Here’s what ad agency bosses are doing to make the pitch process less stressful
Pitching levies a heavy toll on advertising workers, but it’s integral to the agency business model. We ask bosses from the US and UK how they alleviate pressure on their teams.
Agency leaders volunteer their anti-stress policies for better pitching / Unsplash
After a recent survey showed that the pitch process is still causing significant strain for workers despite industry pushes to ease some of the pressure put upon agency staff, we asked agency founders and new business leaders at network and indie shops about how they work to ensure new clients are brought in without bringing down the roof in the process.
How do you solve a problem like… killing a pitch presentation without killing your team?
Christi Tronetti, head of growth, M&C Saatchi London: “As an agency, we used to strive for pitching perfection. Have we covered all bases? Have we answered all the questions? Have we done enough? We were putting importance and energy into the wrong things. We forgot that in pitching, and indeed new business, there is no right answer. Now, we’re starting to ask questions like, are we pushing ourselves and indeed the client hard enough? Are we having the uncomfortable conversations early and often? Does any part of this process truly excite us? And, crucially, we’re having fun again. Lots of laughter, lots of support, lots of pints. And you know what, it’s working.”
Pedro Martins, chief growth officer, Total Media: “It took us a long time to get our process right – and it’s still not perfect. The IPA/Isba Pitch Positive pledge has been a fantastic initiative and we try as much as possible to adhere to it. When it comes to a pitch, we rarely have crazy late nights or burned-out team members tweaking slides late the night before. The reason is threefold: creating a supportive culture and a real team spirit, planning ahead from start to finish of the process and being selective, which means knowing when to say no and pitching for brand challenges we can get excited about and can really deliver for.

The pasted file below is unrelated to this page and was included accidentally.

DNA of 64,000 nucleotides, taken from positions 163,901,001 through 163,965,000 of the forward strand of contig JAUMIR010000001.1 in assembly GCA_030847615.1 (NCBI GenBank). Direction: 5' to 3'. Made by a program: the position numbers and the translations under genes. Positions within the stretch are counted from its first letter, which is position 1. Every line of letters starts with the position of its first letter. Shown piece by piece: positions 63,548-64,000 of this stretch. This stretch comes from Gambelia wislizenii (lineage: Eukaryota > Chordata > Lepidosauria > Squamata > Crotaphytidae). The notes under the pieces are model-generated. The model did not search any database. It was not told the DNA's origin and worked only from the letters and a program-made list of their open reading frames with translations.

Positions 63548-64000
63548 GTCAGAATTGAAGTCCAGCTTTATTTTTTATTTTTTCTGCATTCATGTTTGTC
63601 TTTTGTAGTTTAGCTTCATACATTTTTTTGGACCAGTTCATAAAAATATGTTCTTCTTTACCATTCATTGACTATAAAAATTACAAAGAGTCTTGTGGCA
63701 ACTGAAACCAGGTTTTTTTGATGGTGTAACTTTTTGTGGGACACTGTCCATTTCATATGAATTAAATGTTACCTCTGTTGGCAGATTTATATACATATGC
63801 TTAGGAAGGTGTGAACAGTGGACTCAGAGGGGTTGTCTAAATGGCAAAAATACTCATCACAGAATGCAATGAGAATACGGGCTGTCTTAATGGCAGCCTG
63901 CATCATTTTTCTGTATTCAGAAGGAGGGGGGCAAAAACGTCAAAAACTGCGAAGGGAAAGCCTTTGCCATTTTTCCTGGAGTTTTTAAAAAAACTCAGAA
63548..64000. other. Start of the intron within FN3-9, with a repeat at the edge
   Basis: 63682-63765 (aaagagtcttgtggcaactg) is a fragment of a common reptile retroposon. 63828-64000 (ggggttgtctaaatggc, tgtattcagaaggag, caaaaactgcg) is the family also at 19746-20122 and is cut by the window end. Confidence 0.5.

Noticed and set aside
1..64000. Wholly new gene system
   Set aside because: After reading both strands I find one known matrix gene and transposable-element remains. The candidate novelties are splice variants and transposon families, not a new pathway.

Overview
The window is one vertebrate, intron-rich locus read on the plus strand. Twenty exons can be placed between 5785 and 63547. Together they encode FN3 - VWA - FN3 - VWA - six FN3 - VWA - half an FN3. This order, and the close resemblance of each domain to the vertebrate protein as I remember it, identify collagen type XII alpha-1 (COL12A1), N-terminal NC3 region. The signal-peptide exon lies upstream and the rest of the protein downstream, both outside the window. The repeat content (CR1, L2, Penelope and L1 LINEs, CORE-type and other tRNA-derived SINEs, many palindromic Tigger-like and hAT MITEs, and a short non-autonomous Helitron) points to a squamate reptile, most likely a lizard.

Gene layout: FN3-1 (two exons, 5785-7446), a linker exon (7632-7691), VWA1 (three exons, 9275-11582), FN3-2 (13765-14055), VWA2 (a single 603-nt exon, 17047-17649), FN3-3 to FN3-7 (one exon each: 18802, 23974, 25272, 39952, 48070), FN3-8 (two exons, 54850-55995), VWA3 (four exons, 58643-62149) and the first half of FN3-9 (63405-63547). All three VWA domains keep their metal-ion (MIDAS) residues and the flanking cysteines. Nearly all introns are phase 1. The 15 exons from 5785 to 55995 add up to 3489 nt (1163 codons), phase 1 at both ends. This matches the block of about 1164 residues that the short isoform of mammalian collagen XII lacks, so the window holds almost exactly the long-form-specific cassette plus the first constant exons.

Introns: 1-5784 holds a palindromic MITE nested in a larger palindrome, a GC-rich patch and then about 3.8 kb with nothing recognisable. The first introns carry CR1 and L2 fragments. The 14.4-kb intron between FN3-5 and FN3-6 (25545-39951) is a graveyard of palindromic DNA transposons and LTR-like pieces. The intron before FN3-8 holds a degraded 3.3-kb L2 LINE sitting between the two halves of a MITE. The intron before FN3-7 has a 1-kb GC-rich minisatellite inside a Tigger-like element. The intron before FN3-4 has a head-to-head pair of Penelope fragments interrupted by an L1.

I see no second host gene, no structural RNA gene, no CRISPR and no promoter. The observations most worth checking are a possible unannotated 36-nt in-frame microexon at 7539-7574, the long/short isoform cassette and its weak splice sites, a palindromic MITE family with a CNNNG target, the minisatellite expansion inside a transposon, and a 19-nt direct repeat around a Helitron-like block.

“We still don’t get it right 100% of the time, but who does? I would say that 90% of the time the pitch team has all left the building the night before, as close as possible to the usual end of the workday, so they can all bring their usual best selves to the pitch.”
Helen Lee, head of growth and marketing UK & EMEA, Wunderman Thompson: “From the very beginning, it’s about the simple human skills of being constantly curious, asking the client the right questions and listening to the answers, and it’s the same with your pitch team. Taking inspiration from our Lionesses recently, we play well together because everyone knows what their role is and what they’re there to do. That way, you’ll avoid own goals and get yourselves to the final. Rehearse and then rest is my first tip. Don’t push your team to be running through it over and over up to the very last minute. Folks need space to clear their head and get some sleep to perform at their best. My second tip is rituals: encourage the team to rely on their favorite pre-pitch routines to manifest luck. And remember to have fun – clients sense it and want to be part of it.”